Variable Annuity - A License to Steal? Unsafe at Any Speed?

Stockbroker Law - Tuesday, October 11, 2011
Variable Annuity - A License to Steal? Unsafe at Any Speed?

In the past several years, we have seen the theft of millions of dollars of contractual benefits, assets, and coverages from variable annuity contracts issued by prominent, multi-billion-dollar financial services and insurance conglomerates, such as The Hartford and Nationwide Life Insurance Company.  The scheme of the now-convicted felon and Appointed Agent for Hartford Life Insurance Company and Nationwide, one Matthew J. Ryan, exploited numerous weaknesses in the operations, administrative, supervisory, compliance, and securities-related procedures at The Hartford and Nationwide, which went undetected for well over five years.

The first step of this scam included a form which the clients were asked to sign for the purpose of transferring, distributing, surrendering, and/or rolling over funds from Nationwide or The Hartford to new companies (American Integrity and Prime Rate and Return).  The transfer forms were sketchy at best, containing numerous grammatical errors, and were otherwise non-regulatory and non-compliant.  Further yet, these two bogus companies were clearly not authorized to accept funds in a trustee-to-trustee transfer required for subject IRA/qualified account-type transactions in question. (http://www.irs.gov/pub/irs-tege/nonbank_trustee_list.pdf).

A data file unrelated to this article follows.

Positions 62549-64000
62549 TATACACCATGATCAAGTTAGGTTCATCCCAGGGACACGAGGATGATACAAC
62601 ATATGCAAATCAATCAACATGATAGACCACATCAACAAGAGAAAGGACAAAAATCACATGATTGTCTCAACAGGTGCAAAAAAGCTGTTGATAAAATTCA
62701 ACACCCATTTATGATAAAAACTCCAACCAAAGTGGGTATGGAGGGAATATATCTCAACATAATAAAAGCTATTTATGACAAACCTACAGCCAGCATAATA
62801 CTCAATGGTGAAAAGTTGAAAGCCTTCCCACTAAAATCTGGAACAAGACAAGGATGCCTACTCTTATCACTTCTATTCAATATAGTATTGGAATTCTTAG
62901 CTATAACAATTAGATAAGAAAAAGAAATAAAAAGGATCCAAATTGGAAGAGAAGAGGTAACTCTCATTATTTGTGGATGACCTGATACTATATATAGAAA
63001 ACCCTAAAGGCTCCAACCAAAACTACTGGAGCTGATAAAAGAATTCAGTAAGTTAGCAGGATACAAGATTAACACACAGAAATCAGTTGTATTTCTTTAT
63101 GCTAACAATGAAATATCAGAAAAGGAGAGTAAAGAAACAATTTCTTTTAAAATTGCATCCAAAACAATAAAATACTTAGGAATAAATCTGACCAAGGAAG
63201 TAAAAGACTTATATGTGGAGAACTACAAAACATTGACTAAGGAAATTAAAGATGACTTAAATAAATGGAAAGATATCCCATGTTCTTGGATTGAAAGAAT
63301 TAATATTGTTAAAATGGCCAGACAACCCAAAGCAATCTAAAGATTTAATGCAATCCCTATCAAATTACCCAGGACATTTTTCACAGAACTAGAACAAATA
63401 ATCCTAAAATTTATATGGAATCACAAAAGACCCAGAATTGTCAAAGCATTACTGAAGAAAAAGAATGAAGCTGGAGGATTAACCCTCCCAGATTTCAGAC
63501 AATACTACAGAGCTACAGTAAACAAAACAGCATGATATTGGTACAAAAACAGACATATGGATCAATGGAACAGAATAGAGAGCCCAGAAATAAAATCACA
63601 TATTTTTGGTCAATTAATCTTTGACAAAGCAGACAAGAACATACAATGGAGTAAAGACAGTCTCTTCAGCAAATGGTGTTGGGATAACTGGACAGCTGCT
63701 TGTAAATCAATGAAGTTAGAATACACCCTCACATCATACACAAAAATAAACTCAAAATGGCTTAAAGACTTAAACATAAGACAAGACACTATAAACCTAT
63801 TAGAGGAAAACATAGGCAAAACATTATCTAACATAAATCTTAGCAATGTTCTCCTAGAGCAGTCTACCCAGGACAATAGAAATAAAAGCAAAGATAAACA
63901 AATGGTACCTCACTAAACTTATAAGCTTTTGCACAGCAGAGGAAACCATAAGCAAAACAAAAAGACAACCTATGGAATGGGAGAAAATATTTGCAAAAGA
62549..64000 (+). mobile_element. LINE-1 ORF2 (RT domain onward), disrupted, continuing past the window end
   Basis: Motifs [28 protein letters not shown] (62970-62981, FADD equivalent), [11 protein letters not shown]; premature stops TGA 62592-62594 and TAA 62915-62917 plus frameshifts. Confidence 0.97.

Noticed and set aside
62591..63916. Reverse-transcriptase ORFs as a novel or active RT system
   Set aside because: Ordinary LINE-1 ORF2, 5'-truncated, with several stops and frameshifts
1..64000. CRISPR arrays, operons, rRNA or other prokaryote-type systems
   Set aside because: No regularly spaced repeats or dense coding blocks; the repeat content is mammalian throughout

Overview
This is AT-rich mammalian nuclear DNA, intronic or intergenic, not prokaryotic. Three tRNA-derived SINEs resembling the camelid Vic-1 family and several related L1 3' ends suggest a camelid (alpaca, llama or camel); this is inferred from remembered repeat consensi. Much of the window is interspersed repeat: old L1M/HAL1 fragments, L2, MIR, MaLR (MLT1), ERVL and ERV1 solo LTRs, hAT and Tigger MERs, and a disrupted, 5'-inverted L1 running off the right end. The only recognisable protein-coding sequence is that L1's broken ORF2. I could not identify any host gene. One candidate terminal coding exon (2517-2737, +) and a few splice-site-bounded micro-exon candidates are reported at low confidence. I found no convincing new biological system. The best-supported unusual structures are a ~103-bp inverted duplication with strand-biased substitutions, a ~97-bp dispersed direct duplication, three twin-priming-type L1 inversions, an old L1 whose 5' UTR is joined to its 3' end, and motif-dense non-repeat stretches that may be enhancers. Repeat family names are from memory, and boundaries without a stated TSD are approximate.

Notwithstanding thousands of transactions and events, The Hartford and Nationwide, companies, for which now-convicted felon Matthew J. Ryan served as an Appointed Agent, repeatedly honored the bogus transfer documentation without detection until the late spring of 2010. 

Are your variable annuities safe?  Certainly not, if you presently hold a variable annuity subject to the same fraud, administrative, operational, compliance and supervisory review processes, procedures, and practices followed by The Hartford and Nationwide.

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